How can we help students to become engaged and independent learners? Ritchhart, Church and Morrison contend we can help them by Making Thinking Visible.
Students develop understanding, engagement and independence when they are taught well but what does teaching well look like. We, the teachers, can first think about the work which students are doing in our classrooms. What kinds of actions do the students in our classes spend most of their time doing? Now think about the actions which are authentic to the discipline of study which the students are engaged in, that is, what writers, artists, or scientists, for instance, actually do when they are engaged in their work. Comparing the actions your students are doing to the actions authentic practitioners do will help you determine whether students are learning about the subject or doing the subject. This is a key aspect in creating good learning environments with engaged and independent learners.
Some ways of thinking are helpful across subjects and disciplines. Ritchhart et al, give a list of eight ways of thinking which are important to develop for independent learners:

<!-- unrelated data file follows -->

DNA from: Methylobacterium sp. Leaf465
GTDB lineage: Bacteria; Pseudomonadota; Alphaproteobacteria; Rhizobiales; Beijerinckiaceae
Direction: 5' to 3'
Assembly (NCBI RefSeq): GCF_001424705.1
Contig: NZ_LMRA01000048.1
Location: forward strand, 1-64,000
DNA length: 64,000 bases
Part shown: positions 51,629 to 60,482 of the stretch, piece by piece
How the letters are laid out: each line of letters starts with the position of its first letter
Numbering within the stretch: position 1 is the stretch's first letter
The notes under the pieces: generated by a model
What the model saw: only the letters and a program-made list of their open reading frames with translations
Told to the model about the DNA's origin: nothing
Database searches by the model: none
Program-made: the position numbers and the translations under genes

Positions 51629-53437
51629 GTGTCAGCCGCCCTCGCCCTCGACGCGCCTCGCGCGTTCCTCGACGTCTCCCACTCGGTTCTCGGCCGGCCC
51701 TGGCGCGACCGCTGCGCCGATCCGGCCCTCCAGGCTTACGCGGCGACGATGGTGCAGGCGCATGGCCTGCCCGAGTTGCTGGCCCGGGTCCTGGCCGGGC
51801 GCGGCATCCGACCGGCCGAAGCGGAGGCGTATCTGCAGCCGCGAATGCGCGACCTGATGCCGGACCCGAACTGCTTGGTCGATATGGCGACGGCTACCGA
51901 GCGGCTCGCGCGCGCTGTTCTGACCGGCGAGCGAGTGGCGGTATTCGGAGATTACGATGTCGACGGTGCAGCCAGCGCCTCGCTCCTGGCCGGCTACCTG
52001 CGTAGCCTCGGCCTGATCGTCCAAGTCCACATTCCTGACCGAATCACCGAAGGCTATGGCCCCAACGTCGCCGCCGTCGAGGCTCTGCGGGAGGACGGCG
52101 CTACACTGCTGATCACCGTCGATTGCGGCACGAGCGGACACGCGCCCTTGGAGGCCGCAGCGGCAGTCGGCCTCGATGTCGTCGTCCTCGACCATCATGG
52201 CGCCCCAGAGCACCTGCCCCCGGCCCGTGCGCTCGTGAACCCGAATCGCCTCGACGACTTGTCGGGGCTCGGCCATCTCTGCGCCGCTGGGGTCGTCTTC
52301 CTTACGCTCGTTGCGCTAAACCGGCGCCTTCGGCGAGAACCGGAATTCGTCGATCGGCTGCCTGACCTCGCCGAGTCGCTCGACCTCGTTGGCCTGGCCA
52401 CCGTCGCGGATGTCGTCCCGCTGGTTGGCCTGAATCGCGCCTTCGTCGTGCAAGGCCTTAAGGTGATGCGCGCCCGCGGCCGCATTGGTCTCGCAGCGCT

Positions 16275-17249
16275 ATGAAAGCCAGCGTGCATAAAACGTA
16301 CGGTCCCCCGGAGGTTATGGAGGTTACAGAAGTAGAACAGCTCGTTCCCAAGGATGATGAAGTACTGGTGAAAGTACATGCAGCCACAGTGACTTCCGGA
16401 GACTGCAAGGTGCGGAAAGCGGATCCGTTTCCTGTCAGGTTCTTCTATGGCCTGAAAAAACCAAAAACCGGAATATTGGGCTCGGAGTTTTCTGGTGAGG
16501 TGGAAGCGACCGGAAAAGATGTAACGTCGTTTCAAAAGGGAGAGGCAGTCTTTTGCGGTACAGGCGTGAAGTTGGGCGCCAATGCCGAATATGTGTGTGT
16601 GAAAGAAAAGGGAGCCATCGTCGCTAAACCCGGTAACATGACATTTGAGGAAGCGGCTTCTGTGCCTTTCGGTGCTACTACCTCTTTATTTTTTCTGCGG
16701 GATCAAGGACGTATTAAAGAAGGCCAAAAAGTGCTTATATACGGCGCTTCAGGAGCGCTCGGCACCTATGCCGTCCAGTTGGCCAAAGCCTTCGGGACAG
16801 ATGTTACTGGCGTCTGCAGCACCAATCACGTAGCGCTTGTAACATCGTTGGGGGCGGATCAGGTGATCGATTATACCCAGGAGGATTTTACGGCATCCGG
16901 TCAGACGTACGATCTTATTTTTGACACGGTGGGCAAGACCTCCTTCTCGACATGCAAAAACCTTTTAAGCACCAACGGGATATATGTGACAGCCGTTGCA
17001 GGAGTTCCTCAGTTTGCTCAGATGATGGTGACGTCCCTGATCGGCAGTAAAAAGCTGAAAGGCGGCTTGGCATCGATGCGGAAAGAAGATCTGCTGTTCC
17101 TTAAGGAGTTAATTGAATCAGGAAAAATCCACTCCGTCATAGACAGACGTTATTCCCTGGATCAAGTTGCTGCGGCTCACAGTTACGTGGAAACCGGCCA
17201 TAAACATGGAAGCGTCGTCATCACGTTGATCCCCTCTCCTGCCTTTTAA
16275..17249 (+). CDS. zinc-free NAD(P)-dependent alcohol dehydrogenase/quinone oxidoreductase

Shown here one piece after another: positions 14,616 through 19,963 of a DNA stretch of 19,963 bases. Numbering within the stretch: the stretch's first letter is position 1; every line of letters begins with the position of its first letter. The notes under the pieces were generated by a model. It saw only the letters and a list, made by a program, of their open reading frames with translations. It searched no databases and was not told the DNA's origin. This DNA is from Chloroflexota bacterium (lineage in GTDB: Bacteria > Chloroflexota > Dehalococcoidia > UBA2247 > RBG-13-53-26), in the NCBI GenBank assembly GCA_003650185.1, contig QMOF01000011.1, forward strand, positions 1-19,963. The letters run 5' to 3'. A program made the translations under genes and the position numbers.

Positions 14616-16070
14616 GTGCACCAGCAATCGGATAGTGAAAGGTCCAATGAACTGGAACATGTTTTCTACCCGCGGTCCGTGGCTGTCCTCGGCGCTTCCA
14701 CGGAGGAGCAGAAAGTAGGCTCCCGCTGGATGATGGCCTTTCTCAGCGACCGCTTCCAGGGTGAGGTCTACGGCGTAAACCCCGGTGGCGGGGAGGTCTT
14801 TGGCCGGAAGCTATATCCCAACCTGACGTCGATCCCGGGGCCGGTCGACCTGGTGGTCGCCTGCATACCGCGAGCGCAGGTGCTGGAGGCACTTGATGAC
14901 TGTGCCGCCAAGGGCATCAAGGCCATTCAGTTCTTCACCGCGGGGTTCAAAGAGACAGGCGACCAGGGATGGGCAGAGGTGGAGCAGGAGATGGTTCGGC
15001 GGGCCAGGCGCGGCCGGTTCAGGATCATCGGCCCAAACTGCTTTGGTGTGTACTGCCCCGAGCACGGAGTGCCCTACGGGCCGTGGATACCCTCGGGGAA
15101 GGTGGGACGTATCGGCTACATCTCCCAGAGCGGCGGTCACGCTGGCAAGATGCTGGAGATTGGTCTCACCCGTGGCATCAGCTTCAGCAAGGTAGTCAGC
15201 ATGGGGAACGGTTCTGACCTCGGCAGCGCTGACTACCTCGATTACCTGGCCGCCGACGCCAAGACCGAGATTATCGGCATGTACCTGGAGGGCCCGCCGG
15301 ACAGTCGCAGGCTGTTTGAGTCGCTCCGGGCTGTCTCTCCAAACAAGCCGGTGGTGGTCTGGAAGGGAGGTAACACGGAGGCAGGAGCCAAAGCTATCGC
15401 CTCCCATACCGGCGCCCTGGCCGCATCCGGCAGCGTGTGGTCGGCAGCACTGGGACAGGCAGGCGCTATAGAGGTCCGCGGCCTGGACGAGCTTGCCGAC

1) Observe and describe
2) Explain and interpret
3) Reason using evidence
4) Make connections
5) Consider a variety of viewpoints or perspectives
6) Find the main idea and form conclusions
7) Ask questions and wonder
8) Get below the surface
This list reminds me of the main strategies for reading comprehension which have been a focus of mountains of PD in the past few years.
(Find the main idea, synthesize, infer, connect, conclude, question). Good thinking and good thinking about reading are not different. Cool.